posted by Golden Eternity at 8:14 PM on July 25, 2012 [8 favorites]


(and please just quote me instead of paraphrasing with fake extra exclamation points and shit)

YES! If you're going to paraphrase, mark it off somehow so it's obvious that's what you're doing. Using quotes when you're paraphrasing can cause a lot of friction. My preferred method is to use square brackets, because those are already occasionally used when quoting someone to fill in words that one guesses the speaker intended.
posted by Jpfed at 8:16 PM on July 25, 2012 [1 favorite]


Alia's been hammered for hours on this thread and is responding courteously and honestly and she's being told to drop this? I understand there's a backstory, but does that mean she has to sit placidly with hands folded and take every snide comment that comes her way? Even if she didn't even initiate? Some people here seem to get away with everything and others are the whipping boys for the sins of the many.

Which really plays to the OP's point...

I think they're an example of how people like Ironmouth who tend to consistently hold 'non-metafilter' opinions are singled out for more intense and un-generous interpretation, more personal attacks, more scrutiny of and policing of their posting history when it is irrelevant to the discussion at hand.
posted by ladygypsy at 8:17 PM on July 25, 2012 [11 favorites]


I was actually trying to semi-quote the Ms. Lovejoy character from the Simpsons. I thought it would be clearer with the 'style' modifier, though perhaps my strong mental image of the character superceded my ability to convey my thoughts into text. Apologies for the confusion.
posted by rosswald at 8:22 PM on July 25, 2012


The thread was about evolving military tactics and weapons for DASFDASF-sake.

And the case against using them at all is not an entirely appropriate and on-topic thing to investigate, why? If someone is defending the use of drones on the basis of casualty rates for the bombings, why isn't "We should not bomb in this case because even the lowest number of civilian casualties is too much" a potentially valid answer? Can you really discuss the Ring of Gyges in any meaningful way while stipulating that only pro-using the ring arguments are allowed?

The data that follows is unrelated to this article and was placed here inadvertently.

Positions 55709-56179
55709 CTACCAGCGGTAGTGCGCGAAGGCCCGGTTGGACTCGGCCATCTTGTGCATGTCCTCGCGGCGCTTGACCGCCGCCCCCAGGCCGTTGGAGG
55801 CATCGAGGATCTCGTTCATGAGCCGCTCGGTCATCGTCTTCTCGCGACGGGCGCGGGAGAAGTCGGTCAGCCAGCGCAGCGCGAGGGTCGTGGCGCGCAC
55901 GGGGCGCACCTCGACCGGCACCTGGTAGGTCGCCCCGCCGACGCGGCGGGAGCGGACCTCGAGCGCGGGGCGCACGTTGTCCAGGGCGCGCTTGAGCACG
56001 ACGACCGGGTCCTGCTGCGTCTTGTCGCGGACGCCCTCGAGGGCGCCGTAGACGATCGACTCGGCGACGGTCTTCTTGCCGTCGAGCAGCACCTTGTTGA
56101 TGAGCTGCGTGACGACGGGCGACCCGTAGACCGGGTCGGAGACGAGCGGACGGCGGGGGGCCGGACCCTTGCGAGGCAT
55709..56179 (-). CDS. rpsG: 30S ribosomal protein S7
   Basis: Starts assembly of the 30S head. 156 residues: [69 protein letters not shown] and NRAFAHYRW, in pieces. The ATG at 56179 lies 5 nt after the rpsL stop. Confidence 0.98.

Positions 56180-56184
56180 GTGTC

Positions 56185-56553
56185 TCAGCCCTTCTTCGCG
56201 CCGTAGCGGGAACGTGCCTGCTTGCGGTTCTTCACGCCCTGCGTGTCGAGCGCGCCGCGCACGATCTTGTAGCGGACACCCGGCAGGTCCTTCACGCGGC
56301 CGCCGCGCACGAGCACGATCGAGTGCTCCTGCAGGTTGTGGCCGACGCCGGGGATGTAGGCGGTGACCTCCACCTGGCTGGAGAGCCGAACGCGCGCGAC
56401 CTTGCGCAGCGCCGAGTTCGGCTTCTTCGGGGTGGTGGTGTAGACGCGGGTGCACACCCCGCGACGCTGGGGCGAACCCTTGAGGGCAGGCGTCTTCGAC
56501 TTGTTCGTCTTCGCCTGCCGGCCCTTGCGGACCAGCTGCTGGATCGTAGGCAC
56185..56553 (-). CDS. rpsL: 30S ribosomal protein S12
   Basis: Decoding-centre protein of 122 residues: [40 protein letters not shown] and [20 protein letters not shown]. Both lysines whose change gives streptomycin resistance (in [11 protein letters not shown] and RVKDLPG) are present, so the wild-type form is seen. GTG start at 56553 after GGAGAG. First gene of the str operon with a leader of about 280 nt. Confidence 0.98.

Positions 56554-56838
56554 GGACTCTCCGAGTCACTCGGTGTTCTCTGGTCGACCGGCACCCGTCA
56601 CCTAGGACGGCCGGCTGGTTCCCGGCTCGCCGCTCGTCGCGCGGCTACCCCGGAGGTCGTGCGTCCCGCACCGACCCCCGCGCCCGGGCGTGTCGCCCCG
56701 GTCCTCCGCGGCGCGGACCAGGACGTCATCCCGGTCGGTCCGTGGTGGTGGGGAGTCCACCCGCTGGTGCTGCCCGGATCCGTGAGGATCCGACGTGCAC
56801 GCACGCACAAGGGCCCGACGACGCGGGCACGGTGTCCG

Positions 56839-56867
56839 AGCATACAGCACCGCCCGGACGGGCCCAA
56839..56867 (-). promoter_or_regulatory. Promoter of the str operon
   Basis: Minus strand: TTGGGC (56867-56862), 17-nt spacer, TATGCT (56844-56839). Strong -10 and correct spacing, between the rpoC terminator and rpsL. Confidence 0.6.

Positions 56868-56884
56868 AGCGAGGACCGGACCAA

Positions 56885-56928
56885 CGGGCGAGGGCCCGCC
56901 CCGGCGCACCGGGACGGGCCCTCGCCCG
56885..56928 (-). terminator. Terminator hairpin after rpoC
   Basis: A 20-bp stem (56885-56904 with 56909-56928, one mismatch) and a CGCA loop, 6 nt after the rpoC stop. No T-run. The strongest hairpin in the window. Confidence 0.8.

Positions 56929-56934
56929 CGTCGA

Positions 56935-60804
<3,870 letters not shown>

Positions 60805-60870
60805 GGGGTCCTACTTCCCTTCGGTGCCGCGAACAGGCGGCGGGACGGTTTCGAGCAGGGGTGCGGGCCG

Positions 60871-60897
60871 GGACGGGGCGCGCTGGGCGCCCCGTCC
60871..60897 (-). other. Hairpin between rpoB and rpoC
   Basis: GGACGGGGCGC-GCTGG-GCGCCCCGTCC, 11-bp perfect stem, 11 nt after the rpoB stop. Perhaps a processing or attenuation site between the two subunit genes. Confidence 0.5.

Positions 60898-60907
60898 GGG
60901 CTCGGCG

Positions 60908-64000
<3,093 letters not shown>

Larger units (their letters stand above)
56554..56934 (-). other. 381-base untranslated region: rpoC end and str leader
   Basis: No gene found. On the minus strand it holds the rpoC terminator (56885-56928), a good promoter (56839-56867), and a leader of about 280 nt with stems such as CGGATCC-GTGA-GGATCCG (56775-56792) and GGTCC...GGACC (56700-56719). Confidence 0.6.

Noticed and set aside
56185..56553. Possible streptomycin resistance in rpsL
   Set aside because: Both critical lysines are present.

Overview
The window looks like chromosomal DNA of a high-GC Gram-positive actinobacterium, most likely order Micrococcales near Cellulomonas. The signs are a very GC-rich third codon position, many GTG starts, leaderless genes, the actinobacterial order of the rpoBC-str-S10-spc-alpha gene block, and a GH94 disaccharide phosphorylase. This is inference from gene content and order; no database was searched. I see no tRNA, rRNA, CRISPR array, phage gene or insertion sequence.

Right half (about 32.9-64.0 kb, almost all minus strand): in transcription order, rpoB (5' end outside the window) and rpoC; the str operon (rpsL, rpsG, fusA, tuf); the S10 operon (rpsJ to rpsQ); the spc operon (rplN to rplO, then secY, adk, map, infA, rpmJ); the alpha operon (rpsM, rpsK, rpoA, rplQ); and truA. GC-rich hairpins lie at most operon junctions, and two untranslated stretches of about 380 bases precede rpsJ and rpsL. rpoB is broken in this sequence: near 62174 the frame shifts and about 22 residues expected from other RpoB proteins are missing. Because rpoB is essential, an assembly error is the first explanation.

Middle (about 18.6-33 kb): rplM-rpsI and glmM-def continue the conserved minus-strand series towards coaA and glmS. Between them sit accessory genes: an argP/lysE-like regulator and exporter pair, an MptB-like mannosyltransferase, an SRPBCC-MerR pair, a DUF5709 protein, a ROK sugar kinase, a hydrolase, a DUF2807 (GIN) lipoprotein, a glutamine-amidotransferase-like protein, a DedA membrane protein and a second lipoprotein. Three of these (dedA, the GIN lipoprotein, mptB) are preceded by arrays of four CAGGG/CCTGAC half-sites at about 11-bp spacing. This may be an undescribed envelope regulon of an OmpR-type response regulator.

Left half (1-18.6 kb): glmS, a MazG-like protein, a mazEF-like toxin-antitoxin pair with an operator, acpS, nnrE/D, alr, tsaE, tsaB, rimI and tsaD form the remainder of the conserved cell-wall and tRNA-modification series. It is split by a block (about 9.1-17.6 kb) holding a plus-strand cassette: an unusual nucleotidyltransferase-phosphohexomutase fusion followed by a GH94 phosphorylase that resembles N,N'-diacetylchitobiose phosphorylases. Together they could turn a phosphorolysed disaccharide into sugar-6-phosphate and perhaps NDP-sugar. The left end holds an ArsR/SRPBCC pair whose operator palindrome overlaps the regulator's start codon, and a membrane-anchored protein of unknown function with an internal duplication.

furiousxgeorge: Yes, dead children make me emotional.

It was a silly silly silly comment. You are not the only one who cares about the deaths of innocents, and your attempt to create an artificial moral-highground devolved the thread.


You said that I was getting emotional and I confirmed it and explained why. I made no comment about your own feelings.
posted by furiousxgeorge at 8:23 PM on July 25, 2012


I really don't think the question of St Alia is a derail in the least, since it goes directly to the question of how people with minority opinions are treated, and what point they're informally ganged up on my members, or formally admonished by staff. But, since St Alia isn't really free to defend herself, it's an unfair discussion, derail or not.
posted by tyllwin at 8:28 PM on July 25, 2012 [3 favorites]


The way St. Alia has been treated on this thread is just baffling.

One more person weighing in to agree with this. I disagree with St. Alia on the Topic Which Shall Not Be Discussed, but if she is not allowed to discuss it, others should not be allowed to continue to take her to task about it. And it does seem that every time her past comes up, it is St. Alia who is directed to shut up, rather than those who refuse to accept her BND.
posted by torticat at 8:29 PM on July 25, 2012 [36 favorites]


I made no comment about your own feelings.

Okay well I did say removing emotion from the conversation struck me as psychopathic when in regards to the idea that my emotional engagement constituted derailment, that is true. That isn't a moral high ground thing though, it's just a weird way to have a conversation about killing people.
posted by furiousxgeorge at 8:32 PM on July 25, 2012


Oops. "ganged up on BY members." Not MY members. I got no constituency, not even the Soggy Bottom Boys. No typing skills neither.
posted by tyllwin at 8:38 PM on July 25, 2012


No, your belief system is not based on the proper application of logic; it's impossible to create a consistent, universal system based purely on logic; it's entirely possible to create a logical system that is deeply a- or immoral, and leads to psychopathic or sociopathic outcomes…